Namespace Considerations

In XML and XML Schema, namespaces are frequently used to ensure the uniqueness of entity names across schema boundaries. By default, XBinder does not use the namespace information when generating names for types, elements, and attributes in the C or C++ code. This is done to provide shorter and more concise names, but it sometimes leads to collisions and ambiguous names in the code.

There are a number of methods that can be used to remove this ambiguity. These are described below.

Use of the -useNSPfx Command Line Switch

Specifying -useNSPfxon the command line when compiling a set of XSD specifications will cause namespace prefixes specified in the schema to be added to the generated C or C++ names. This will ensure that no naming collisions will occur (this is only true, of course, if the XSD specifications being compiled are valid in their use of namespaces). However, the generated C or C++ names will be longer as they will be of the form <prefix>_<localName>where prefixis the defined namespace prefix and localNameis the local name for the item.

One thing to be aware of when using -useNSPfxis that prefixes for a given namespace URI can change across schemas. For this reason, it is recommended that all schemas that make up a project be compiled at once to ensure that the same prefix is used for a given name. This can be done by either including all of the schema filenames to be compiled on the command line at once, or by using the -all switch to instruct the compiler to compile all included and/or imported schemas. The prefix that is used for a given name is the first one encountered during the compilation process. If you know that namespace prefix names are maintained in a consistent manner across schemas (i.e. the same prefix is always used to describe a given URI), then it is OK to compile the schemas individually with this option.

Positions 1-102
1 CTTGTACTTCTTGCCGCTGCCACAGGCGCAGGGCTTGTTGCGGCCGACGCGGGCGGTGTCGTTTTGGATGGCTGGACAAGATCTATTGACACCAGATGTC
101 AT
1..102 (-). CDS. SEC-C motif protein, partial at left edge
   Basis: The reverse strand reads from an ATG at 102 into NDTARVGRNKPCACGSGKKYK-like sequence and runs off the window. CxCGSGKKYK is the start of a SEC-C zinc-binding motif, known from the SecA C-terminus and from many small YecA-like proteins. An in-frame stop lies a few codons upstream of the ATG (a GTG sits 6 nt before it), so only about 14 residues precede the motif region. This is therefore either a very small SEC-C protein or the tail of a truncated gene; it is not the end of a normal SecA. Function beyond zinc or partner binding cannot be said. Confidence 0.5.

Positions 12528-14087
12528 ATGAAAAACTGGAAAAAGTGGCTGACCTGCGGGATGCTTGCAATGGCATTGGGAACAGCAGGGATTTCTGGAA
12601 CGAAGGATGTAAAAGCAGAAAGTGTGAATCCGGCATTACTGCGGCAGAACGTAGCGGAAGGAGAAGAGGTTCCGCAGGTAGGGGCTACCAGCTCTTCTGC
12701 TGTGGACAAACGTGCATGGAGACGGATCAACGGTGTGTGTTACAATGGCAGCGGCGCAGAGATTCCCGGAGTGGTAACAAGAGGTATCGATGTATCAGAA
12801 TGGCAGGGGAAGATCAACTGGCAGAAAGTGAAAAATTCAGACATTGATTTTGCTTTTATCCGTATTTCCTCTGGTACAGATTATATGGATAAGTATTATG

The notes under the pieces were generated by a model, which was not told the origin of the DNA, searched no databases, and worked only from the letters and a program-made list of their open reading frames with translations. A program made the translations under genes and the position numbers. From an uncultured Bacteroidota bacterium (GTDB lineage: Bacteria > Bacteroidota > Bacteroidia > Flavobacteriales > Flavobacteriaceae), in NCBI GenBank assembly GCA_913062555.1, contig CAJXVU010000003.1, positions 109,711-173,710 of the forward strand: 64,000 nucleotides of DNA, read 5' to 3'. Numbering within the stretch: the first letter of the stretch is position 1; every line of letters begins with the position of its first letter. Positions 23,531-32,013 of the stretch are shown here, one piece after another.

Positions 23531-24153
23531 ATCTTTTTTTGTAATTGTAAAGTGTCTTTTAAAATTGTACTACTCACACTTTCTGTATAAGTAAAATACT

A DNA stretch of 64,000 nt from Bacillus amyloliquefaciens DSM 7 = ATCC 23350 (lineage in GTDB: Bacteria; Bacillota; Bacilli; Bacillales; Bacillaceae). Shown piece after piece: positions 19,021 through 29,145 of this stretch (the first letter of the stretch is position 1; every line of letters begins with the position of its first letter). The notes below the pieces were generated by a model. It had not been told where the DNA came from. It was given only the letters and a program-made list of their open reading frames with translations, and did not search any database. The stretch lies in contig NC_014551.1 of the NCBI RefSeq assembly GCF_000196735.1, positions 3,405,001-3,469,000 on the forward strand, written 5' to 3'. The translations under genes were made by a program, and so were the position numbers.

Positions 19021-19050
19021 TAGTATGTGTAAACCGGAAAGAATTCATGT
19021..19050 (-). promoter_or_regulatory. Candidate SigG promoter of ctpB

Use of the -typeCasing and -elemCasing Command Line SwitchesGlobal element and type names may be the same in a given schema. While this may be a questionable programming practice from a logical point of view, it is legal and it will cause problems in XBinder generated code because the generated names will clash. This can even be the case within the same namespace; therefore, use of the -useNSPfxoption cannot be used to solve this problem.

The -typeCasingand/or -elemCasingoptions provide a quick and easy way to fix these names in all compiled schemas. By setting one or the other (or both) to different case values (upper or lower), you can ensure that no name collisions of this sort will occur. The typical convention when using these switches is to set element name case to lower and type name case to upper.

Use of the <prefix> Configuration File SettingMore specific control of naming problems can be achieved by using the <prefix> configuration file setting. This allows individual entities within a schema specification to be targeted for name alteration. It is a good alternative when you only have a few name clashes and do not want to add the verbosity to all names introduced by the -useNSPfxswitch.

See the section on configuration file use for specifics on how to use a configuration file to customize the compilation process. Using <prefix> in a configuration file causes the specified prefix name to be prepended to the generated C or C++ name. This will make the name of the targeted item different in the generated code from another entity having the same name.